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Iron Law Of Oligarchy

  The élite theorist Roberto Michels formulated the ‘iron law of oligarchy’ in his book Political Parties (1911). In simple terms, he asserted that ‘who says organization, says oligarchy’. Michels argued that all political parties, including those which profess democratic values, become the instruments of their leaders who eventually become a self-interested and self-satisfied oligarchy.

Michels\' arguments were primarily derived from his study of the German Social Democratic Party at the turn of this century. Using ideas from the then fashionable ‘crowd psychology’, he claimed that any mass of citizens is psychologically incapable of complex decisions. Masses need leaders who can stir them out of apathy, and once organized they continue to defer to their leaders. Moreover, the large size and complex tasks of mass political parties create the need for leaders with expertise who enjoy stable tenure of office, but this organizational logic further increases oligarchic tendencies. Finally, Michels thought that it was in the nature of things for élites to advance their own interests and power at the expense of those of their followers. His personal pessimism about the prospects for democracy hastened his intellectual evolution towards fascism.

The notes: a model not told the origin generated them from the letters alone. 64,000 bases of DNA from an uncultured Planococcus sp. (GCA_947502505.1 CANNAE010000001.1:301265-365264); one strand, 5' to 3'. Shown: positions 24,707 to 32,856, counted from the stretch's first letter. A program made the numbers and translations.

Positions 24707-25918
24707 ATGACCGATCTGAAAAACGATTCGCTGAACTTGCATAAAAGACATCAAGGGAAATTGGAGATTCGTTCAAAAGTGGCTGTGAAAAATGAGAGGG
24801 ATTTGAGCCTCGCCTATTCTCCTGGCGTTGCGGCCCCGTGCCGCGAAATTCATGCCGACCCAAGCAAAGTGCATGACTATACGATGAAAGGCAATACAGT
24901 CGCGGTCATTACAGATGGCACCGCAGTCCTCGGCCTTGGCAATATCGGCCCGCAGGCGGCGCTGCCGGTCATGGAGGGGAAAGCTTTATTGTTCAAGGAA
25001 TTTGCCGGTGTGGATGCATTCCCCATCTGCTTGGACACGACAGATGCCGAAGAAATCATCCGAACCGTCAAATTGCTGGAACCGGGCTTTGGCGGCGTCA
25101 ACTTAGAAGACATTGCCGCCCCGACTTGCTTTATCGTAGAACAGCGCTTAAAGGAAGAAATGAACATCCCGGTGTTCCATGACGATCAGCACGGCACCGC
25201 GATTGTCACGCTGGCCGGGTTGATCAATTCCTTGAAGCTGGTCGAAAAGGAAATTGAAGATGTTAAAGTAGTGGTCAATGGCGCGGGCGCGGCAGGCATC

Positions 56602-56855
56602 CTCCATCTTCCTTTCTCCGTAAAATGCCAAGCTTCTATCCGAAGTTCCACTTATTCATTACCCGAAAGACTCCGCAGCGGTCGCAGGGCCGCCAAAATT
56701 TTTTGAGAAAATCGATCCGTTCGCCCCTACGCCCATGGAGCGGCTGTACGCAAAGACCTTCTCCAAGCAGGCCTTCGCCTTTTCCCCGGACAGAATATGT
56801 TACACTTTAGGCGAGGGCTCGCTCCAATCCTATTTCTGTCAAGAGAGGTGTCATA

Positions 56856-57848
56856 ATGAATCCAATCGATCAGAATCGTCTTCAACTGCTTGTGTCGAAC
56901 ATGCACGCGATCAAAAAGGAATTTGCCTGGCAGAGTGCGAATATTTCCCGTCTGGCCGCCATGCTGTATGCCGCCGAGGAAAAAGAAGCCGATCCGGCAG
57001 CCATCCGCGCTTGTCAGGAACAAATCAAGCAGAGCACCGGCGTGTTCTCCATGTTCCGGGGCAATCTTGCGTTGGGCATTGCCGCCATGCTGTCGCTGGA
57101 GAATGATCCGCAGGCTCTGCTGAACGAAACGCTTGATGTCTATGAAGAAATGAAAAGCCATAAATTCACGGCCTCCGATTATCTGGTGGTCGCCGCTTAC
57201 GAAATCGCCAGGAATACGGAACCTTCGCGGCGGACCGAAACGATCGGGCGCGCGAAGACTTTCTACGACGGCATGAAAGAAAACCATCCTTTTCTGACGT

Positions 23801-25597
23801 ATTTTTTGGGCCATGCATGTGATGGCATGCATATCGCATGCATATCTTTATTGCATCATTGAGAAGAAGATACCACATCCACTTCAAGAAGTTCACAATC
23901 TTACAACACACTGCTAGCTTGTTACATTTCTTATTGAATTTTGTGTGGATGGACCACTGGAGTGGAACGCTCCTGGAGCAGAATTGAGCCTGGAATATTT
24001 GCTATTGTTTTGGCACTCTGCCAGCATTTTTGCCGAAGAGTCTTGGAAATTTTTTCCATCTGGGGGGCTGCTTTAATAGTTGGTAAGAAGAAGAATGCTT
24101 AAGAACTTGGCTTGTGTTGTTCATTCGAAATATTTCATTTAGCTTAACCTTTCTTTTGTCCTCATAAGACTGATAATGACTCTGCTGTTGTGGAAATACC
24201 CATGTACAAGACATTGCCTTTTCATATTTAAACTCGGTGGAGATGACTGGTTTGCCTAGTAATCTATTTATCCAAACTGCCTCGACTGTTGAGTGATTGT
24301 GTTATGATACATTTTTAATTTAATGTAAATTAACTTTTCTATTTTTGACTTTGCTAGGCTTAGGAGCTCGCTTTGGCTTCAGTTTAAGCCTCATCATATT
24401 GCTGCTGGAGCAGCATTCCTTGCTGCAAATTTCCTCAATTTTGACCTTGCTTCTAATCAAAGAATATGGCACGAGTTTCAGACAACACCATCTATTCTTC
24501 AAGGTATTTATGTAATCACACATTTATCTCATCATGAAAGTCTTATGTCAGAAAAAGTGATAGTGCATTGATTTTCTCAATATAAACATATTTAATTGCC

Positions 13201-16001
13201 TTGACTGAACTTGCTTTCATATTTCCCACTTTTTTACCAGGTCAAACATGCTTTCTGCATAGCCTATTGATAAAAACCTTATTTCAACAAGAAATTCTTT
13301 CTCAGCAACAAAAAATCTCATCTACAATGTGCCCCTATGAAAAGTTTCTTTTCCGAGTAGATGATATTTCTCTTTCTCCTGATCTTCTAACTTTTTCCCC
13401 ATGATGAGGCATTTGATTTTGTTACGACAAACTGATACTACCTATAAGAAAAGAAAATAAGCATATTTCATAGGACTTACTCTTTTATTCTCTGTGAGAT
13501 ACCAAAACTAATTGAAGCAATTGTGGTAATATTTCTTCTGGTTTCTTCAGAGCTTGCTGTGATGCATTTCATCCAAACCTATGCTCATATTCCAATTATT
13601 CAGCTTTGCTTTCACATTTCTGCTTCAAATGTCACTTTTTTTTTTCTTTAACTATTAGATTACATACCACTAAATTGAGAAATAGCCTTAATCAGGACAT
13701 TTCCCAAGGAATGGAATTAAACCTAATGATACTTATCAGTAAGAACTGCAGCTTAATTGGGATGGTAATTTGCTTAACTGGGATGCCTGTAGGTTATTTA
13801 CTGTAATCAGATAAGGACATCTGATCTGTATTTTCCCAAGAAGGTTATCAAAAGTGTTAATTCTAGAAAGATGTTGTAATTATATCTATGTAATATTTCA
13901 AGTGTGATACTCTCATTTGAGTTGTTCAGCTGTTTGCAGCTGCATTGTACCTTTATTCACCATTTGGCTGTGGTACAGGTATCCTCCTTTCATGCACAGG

Critics of the ‘iron law of oligarchy’ make three key observations. First, Michels\' law is a truism if it merely says that leaders are different from the led and that key decisions are normally made by minorities. Second, Michels does not establish that there is no countervailing ‘iron law of democracy’, whereby leaders who stray from the wishes of the led are overthrown by revolts from below. He simply neglects the possibility that party leaders are kept in check by their activists and the possibility that rivals will displace them if they betray the cause. Third, Michels\' arguments are time-bound. An ‘iron law of emulation’ did operate in early 20th-century Europe, where socialist parties had to mimic the centralized authoritarian state to which they were opposed. However, it does not follow that all political parties have to display unremediable oligarchic traits in all political systems. BO\'L



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